The 2021-22 season was a year of two halves for Newcastle United. The first half of the season saw the club mired in a relegation battle, with Steve Bruce managing the side. A protracted takeover saw Mike Ashley finally leave the club, to the delight of the fanbase, with a consortium led by Saudi Arabia’s Public Investment Fund taking over in October.
Bruce didn’t last a month, with Eddie Howe appointed in November. Howe’s appointment saw a gradual change in the club’s fortunes, boosted massively by the January transfer window. Six wins in seven followed, with Howe’s side also managing another six wins in eight to see out the season. A year which started with relegation worries, ended comfortably in mid-table.
Two changes during the season were key to this, the introduction of Howe in place of Bruce, and the club’s January transfer business. The arrivals of Kieran Trippier, Chris Wood, Bruno Guimarães, Dan Burn, and Matt Targett in January were key, and made a big difference to how much punters were willing to back the Magpies on a bet exchange.
However, another change has taken place that has gone under the radar. Dan Ashworth was appointed as sporting director earlier this month, having resigned from his position as technical director at Brighton earlier this year. It’s seen as a smart move by many, Ashworth is well regarded within the sport, and will be trusted to shape the club’s overarching strategy.
Ashworth is likely to have a lot of freedom to make decisions over the coming months and years, and it’ll be interesting to see where that leaves Howe. The Englishman was brought in to keep the club up and, beyond that goal, implement a more progressive style of play. Nobody can deny that Howe has succeeded in that task, and the club’s mid-table finish is a solid tick next to his name.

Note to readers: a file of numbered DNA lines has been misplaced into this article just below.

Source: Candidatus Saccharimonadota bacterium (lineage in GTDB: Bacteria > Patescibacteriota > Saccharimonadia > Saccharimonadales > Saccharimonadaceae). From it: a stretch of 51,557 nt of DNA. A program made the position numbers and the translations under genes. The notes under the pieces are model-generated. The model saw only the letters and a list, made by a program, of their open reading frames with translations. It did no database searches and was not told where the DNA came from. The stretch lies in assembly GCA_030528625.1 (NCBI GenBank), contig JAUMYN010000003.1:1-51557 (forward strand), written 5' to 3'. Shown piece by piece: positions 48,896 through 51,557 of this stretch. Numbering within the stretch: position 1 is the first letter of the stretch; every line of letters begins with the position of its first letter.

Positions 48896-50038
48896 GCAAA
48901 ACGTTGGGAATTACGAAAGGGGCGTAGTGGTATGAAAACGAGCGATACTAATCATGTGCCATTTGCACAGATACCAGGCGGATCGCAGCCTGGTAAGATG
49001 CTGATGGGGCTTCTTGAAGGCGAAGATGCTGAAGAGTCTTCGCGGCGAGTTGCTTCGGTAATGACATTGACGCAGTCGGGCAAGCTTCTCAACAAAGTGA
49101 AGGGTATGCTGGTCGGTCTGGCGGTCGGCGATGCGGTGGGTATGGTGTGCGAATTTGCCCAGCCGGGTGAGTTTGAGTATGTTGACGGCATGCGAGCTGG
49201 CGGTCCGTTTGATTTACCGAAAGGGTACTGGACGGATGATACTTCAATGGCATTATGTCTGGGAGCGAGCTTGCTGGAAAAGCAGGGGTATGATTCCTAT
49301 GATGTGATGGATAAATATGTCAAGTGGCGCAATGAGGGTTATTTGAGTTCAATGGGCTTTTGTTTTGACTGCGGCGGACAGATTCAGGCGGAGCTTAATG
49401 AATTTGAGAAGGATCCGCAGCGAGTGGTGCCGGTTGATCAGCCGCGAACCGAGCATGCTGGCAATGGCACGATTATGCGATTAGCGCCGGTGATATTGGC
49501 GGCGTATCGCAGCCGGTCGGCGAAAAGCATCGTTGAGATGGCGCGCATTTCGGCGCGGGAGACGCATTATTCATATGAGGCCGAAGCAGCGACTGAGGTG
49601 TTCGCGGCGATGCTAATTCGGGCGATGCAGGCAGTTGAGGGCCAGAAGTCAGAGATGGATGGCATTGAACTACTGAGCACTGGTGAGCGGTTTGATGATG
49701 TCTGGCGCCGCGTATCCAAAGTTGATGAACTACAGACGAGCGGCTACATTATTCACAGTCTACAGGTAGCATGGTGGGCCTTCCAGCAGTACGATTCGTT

However, with Ashworth taking charge of Newcastle’s longer-term future, many will wonder where Howe fits in. A head coach is usually appointed to fit a technical director’s plans for the club, but Howe wasn’t hired by Ashworth, and fans may begin to question whether he’s in the technical director’s plans. The good work Howe did last season means he’s unlikely to leave any time soon, and Newcastle will be expecting him to deliver more of the same, with a comfortable mid-table finish expected as the minimum.
Howe should be more than capable of this, especially with the financial backing he’s expected to receive, and he may see Newcastle as an opportunity to show what he can do with stronger financial backing than he received while at Bournemouth.
However, Newcastle’s ambitions are likely to continue growing. The new ownership will surely be expecting guaranteed top-half finishes, and a challenge for European places in the club’s future, and there are doubts as to whether Howe is the calibre of manager who can take a club to European contenders.
Ashworth will no doubt have a list of potential replacements in place already. Given how well he seemed to work with Graham Potter at Brighton, Newcastle fans may like the idea of that partnership being rekindled in the north east, with Potter looking a promising managerial talent.
That being said, it’s all speculation for now. Ashworth is almost certain to give Howe time, and a squad that suits him, but if Newcastle still find themselves in the middle reaches of the table next season, Howe may find himself on the way out.